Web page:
Green energy is still a lightning-fast growth area in venture capital—VC investment in green energy technologies in 2008 exceeded $7.7 billion in more than 350 deals, more than double last year’s dollar totals, according to GreenTechMedia.com. But the recession, and the accompanying plunge in the price of oil, are motivating a different type of thinking in clean tech. As a result, says the New York Times, "big, expensive projects like building factories to manufacture solar panels or biofuels are falling out of favor."
Why emulate the old, capital-intensive ways of creating energy, anyway? It's time to move from the mainframe model of big power plants to the equivalent of networked PCs and wireless mobile devices.
Clean Tech 2.0 is going to be smaller, more distributed, and more personalized than the previous solutions. It's going to take the biggest possible advantage of "negawatts," or extra capacity freed up by maximum efficiency. Information technology will allow us to optimize our use of energy and resources so nothing goes to waste. Financing will be shaped to government incentives. So, who are the winners in the negawatt revolution, and who are the losers?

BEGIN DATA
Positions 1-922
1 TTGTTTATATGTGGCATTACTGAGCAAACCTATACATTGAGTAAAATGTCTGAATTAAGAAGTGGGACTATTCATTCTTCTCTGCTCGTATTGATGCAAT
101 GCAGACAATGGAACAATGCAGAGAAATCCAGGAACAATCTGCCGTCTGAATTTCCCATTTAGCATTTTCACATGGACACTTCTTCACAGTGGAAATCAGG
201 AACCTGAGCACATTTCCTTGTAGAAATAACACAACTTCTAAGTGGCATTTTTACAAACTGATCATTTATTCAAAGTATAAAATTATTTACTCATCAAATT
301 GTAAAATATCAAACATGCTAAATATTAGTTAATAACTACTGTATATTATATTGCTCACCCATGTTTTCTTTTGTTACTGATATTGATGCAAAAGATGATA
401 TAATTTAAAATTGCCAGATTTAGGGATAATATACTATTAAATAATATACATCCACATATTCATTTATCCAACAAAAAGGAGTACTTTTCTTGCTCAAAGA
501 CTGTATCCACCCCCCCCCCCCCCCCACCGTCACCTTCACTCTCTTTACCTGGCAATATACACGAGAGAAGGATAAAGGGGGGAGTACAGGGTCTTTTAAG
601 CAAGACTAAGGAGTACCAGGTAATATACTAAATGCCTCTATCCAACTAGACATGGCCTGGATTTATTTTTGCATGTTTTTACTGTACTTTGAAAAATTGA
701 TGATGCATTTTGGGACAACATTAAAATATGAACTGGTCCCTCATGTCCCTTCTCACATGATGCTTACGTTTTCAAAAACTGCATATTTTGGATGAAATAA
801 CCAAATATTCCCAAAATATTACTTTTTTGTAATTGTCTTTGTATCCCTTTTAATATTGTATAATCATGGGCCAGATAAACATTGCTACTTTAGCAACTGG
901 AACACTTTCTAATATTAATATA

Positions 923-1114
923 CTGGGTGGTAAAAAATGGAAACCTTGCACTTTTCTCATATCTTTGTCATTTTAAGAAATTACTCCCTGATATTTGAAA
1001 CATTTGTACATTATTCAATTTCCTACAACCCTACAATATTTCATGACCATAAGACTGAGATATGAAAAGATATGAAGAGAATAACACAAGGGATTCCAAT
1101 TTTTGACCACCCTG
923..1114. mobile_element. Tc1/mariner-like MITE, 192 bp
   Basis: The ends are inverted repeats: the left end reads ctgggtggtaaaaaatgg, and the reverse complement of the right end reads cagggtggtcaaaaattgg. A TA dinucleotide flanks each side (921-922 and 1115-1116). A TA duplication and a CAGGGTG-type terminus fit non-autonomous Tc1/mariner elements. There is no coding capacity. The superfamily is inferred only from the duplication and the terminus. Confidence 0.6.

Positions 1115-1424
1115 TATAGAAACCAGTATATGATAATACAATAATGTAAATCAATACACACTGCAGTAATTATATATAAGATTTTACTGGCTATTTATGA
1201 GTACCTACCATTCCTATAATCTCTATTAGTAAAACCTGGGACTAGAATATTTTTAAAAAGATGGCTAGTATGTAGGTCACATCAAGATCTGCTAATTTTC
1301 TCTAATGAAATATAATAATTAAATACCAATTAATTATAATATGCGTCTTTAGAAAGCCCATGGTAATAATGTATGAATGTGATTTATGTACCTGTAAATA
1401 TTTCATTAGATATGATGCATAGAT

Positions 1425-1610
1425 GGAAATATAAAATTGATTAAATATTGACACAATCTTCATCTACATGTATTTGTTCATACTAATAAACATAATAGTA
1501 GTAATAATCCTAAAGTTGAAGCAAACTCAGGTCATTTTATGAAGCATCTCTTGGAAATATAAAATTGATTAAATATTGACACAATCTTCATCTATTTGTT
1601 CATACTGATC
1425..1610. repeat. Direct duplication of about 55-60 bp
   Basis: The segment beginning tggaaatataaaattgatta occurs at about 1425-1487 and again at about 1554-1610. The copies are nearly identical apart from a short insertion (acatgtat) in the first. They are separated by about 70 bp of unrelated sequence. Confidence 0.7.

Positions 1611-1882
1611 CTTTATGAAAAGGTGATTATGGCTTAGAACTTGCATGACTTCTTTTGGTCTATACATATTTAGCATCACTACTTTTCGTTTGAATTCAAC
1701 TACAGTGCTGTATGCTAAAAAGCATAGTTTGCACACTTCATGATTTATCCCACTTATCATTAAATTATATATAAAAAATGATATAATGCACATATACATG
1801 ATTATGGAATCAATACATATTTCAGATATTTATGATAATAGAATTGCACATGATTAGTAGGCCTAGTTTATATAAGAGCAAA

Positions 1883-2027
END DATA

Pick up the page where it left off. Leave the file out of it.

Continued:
- Efficiency and renewables consultants that work with the public sector, like Chevron Energy Solutions.
- small-scale solar installers like Sungevity or Recurrent Energy that take advantage of local financing, power purchase agreements, and tax rebate.
- IBM's Smarter Planet, for green IT applications.
- Smart meter companies that distribute their products through utilities.
- Icynene Inc., manufacturer of spray foam insulation, Owens Corning's line of building materials, efficient windows, and other "passive house" construction materials that radically cut energy use.
- Lower-cost renewables solutions like Ausra's flat-mirror solar thermal.
- Large, expensive energy projects; T.Boone Pickens' giant wind farm is on hold, for example.
- Unproven, if promising, technologies like deep-ocean tidal power and bathtub nukes.
- Overly complicated solutions such as Better Place, the electric-cars-and-chargers company.
- Moon shots for global warming, including iron fertilization of the ocean, carbon sequestration, and giant space mirrors (yes, really).
In the best possible scenario, we're living through a transition from scattershot privately funded efforts to bold, long-term, strategic public commitments with the heft required to get the job done.
Images of 1966 solar mirror construction courtesy of NASA/GRC.